Me: *walks into a convenience shop* “Excuse me, could you tell me what the nearest train station is and how to get there?”

Clerk: “Well, it’s a 20-minute walk from here and it’s a little complicated… Hey, [Coworker #1], there is a foreign customer asking how to get to the train station. Can you explain to her?”

(Coworker #1, an extremely nice middle-aged lady, calls Coworker #2, a young man, and together they try to explain the way to me in half-English, half-Japanese. Unfortunately, I am not yet familiar with local landmarks and find my Japanese vocabulary significantly lacking for words such as “highway” and “T-crossing”. Eventually they draw me crude map and, having thanked them, I walk out with it. They had even offered to walk part of the way with me, but that seemed like an obnoxious thing to accept, so I refused. As I am trying to follow the hand-drawn map, I hear footsteps behind me, and see a young man dressed like a typical office worker trying to catch up.)

Young Man: “Excuse me! I heard you talking to the clerk in that convenience store, and was wondering if I could help you find the way? Where do you want to get?”

Me: “[Neighbourhood where my dorm is], but I’m fine with just finding the train station.”

Young Man: “Well, if you keep walking like this, you’ll end up in Nara!” *a town over 20 miles away in the opposite direction from where I need to get*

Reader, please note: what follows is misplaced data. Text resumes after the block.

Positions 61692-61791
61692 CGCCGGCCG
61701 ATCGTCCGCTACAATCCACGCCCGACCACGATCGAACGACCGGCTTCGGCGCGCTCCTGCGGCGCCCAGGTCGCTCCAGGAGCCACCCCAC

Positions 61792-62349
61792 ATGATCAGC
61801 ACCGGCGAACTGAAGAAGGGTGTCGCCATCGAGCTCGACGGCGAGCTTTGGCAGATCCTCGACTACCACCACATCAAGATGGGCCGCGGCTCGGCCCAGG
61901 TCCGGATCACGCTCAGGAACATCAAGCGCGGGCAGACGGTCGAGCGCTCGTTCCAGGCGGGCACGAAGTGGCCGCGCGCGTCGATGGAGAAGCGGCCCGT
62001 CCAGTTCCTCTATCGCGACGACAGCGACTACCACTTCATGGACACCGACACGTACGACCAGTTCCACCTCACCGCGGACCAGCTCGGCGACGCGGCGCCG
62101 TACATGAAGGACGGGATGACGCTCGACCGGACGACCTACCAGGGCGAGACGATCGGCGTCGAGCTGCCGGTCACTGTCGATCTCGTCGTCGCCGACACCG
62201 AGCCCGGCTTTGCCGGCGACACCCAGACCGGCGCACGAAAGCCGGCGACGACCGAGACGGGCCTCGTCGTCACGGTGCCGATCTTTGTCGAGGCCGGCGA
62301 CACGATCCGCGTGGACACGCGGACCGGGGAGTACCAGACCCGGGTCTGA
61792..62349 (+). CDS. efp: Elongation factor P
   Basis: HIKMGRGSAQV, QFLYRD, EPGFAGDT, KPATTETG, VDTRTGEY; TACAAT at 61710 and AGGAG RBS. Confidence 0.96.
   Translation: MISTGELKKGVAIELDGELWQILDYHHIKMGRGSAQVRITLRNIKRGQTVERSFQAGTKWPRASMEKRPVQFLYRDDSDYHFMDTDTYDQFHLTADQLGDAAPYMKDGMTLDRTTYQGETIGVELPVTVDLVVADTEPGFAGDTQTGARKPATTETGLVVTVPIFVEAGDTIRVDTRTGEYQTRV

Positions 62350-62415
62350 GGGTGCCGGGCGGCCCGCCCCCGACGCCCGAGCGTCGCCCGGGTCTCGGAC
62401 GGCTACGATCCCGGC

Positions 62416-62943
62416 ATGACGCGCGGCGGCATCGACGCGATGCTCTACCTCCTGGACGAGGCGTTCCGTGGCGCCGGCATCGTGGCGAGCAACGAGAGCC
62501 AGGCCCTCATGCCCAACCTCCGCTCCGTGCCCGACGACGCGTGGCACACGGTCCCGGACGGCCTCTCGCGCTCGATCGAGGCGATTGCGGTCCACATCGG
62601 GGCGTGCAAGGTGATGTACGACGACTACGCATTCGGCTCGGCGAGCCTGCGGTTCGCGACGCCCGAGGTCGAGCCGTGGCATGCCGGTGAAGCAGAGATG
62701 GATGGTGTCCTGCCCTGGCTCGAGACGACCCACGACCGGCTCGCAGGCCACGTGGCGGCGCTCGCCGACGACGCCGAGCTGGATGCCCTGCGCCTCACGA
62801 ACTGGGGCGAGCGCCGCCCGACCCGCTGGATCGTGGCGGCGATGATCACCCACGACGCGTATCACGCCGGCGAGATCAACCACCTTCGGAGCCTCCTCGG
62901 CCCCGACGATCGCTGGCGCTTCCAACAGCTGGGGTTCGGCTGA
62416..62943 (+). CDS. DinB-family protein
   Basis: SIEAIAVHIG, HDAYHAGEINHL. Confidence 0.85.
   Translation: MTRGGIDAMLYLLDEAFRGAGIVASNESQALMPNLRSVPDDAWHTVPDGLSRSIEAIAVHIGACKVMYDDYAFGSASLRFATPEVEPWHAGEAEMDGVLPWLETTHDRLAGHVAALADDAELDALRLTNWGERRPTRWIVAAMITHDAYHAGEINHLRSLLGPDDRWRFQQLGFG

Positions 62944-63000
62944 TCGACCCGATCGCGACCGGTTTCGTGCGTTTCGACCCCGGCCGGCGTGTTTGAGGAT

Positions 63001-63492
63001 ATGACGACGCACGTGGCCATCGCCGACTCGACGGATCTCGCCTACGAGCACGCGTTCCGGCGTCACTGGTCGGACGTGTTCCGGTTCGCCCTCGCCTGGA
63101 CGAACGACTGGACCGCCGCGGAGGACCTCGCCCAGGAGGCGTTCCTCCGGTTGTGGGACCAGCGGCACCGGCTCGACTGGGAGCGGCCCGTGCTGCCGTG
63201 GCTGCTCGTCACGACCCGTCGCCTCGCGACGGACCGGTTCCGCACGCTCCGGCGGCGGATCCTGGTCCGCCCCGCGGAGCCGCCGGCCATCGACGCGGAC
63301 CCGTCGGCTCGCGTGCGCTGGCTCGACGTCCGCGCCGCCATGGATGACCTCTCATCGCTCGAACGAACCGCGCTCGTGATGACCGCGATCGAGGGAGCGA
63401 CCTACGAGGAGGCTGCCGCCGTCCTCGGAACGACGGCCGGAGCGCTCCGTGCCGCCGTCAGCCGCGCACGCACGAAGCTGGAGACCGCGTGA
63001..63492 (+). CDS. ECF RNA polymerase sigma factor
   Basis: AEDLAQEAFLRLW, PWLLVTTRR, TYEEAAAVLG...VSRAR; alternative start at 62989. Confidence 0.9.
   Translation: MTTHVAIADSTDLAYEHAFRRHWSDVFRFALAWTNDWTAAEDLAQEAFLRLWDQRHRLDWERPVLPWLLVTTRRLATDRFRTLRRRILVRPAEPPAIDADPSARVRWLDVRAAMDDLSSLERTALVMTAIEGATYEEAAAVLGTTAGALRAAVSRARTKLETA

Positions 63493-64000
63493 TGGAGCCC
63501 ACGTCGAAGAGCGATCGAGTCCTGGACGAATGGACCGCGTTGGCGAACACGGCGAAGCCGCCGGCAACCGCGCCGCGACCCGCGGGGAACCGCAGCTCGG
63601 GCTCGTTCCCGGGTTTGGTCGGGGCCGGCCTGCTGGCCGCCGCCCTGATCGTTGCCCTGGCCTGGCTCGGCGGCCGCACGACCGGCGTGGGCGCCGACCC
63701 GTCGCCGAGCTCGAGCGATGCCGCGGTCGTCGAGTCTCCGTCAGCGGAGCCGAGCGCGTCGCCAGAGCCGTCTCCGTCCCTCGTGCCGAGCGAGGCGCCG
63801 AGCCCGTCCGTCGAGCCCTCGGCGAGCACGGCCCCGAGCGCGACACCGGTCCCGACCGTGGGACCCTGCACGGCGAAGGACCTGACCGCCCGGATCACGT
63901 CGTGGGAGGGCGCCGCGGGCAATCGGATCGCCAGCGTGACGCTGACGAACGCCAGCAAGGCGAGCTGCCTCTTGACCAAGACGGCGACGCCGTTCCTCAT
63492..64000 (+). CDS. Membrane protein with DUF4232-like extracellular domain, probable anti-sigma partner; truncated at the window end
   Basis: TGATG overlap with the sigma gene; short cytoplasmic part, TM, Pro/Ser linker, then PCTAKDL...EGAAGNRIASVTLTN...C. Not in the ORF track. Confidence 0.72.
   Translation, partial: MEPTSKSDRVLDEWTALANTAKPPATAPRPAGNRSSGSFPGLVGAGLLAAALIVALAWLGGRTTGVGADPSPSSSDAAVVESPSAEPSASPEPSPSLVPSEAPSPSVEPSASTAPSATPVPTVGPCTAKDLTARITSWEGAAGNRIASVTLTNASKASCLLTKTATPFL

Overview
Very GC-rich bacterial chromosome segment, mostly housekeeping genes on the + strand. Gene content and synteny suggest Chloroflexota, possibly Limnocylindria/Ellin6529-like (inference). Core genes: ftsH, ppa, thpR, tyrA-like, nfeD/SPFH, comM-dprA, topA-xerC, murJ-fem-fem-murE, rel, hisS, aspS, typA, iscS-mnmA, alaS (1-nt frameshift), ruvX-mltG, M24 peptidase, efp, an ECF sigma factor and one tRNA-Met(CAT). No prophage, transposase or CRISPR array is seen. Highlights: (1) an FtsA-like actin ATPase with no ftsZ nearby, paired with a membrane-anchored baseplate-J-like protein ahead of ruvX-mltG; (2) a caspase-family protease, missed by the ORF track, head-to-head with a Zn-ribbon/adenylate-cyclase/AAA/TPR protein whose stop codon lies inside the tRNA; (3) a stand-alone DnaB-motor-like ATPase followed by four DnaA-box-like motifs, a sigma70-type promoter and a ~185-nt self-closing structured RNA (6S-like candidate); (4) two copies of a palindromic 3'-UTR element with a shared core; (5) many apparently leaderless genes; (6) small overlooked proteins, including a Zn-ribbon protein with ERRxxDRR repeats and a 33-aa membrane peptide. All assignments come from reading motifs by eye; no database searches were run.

(He then walks with me to the train station, making polite conversation as we go. I assume he just needs to go in the same direction anyway. As we get to the station:)

Young Man: “Do you know which station you have to get off at? I can look up on my phone.”

Me: “Oh, thank you, but I know. It’s [Station].”

Young Man: “Than you just need to board the next train from [Platform]. Here, use my train pass.”

Me: “Oh, no, thank you. I have the money.”

Young Man: “Are you sure? It’s [fare]. My pass is unlimited, so it’s okay if you use it. My company pays for it anyway.”

Me: “No, no, but thank you. Thank you very much.”

(As I head to the ticket gate, I see him waving and turning to walk off.)

Me: “Aren’t you going?”

Young Man: “Me? Oh, no. I actually live in an opposite direction; this isn’t even the station I have to board from. I just wanted to make sure you were all right!”

(Young man, thank you so much for helping me get home that night! This encounter meant so much to me back then, especially since I was in the middle of adapting to the new country!)